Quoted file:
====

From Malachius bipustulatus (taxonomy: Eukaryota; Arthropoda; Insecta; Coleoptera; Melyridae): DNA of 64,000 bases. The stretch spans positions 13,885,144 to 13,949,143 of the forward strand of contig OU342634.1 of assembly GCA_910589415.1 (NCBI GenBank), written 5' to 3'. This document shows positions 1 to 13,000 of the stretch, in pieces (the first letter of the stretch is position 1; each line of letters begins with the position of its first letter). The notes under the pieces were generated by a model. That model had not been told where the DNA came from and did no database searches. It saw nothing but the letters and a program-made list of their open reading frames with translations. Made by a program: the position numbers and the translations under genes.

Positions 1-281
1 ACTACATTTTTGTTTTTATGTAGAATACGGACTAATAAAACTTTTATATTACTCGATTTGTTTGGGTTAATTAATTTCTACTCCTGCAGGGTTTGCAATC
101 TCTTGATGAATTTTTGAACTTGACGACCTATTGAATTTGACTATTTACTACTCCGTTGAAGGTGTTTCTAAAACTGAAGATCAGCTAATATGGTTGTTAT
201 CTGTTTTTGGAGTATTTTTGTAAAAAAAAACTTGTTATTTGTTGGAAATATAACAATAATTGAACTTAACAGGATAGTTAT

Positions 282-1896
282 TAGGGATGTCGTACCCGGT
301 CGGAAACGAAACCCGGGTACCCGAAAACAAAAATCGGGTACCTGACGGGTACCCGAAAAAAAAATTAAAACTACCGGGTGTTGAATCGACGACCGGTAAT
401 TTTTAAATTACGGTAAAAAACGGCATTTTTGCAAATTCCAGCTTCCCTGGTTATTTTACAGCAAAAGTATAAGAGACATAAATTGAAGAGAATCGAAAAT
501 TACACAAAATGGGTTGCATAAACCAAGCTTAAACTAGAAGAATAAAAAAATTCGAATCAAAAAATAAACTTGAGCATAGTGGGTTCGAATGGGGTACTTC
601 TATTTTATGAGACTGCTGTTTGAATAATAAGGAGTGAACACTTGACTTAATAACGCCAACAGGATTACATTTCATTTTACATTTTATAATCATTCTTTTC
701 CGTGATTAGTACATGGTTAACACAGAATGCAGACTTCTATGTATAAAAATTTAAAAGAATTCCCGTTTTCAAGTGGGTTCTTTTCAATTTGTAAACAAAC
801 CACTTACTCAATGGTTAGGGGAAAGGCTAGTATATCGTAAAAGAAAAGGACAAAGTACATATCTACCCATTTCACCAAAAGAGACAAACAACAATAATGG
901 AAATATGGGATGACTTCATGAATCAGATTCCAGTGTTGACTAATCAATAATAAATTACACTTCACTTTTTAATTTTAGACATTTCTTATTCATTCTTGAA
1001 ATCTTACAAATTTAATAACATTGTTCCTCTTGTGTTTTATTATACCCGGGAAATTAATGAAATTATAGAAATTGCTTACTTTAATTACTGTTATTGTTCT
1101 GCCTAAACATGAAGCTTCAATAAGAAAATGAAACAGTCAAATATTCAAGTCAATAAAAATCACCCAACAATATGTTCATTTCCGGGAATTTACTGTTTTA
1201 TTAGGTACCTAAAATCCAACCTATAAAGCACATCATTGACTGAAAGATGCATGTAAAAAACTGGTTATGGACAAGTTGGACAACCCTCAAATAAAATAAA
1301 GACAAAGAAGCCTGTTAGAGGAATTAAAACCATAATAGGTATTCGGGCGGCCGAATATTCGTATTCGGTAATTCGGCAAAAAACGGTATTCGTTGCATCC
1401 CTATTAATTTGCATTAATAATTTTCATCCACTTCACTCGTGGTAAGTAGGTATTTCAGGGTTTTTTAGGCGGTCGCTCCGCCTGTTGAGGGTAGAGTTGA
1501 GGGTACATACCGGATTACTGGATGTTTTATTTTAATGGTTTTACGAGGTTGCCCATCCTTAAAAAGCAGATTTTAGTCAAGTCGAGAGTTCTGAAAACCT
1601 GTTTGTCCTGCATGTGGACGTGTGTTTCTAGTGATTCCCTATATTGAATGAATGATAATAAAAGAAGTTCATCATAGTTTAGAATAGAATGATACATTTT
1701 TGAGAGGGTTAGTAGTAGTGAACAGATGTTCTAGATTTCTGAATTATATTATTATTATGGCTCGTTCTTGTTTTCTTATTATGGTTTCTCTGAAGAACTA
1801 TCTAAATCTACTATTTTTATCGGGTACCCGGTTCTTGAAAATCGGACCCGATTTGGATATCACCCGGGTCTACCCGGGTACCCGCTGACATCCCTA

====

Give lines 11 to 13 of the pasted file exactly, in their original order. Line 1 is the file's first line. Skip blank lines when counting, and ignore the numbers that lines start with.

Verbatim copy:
601 TATTTTATGAGACTGCTGTTTGAATAATAAGGAGTGAACACTTGACTTAATAACGCCAACAGGATTACATTTCATTTTACATTTTATAATCATTCTTTTC
701 CGTGATTAGTACATGGTTAACACAGAATGCAGACTTCTATGTATAAAAATTTAAAAGAATTCCCGTTTTCAAGTGGGTTCTTTTCAATTTGTAAACAAAC
801 CACTTACTCAATGGTTAGGGGAAAGGCTAGTATATCGTAAAAGAAAAGGACAAAGTACATATCTACCCATTTCACCAAAAGAGACAAACAACAATAATGG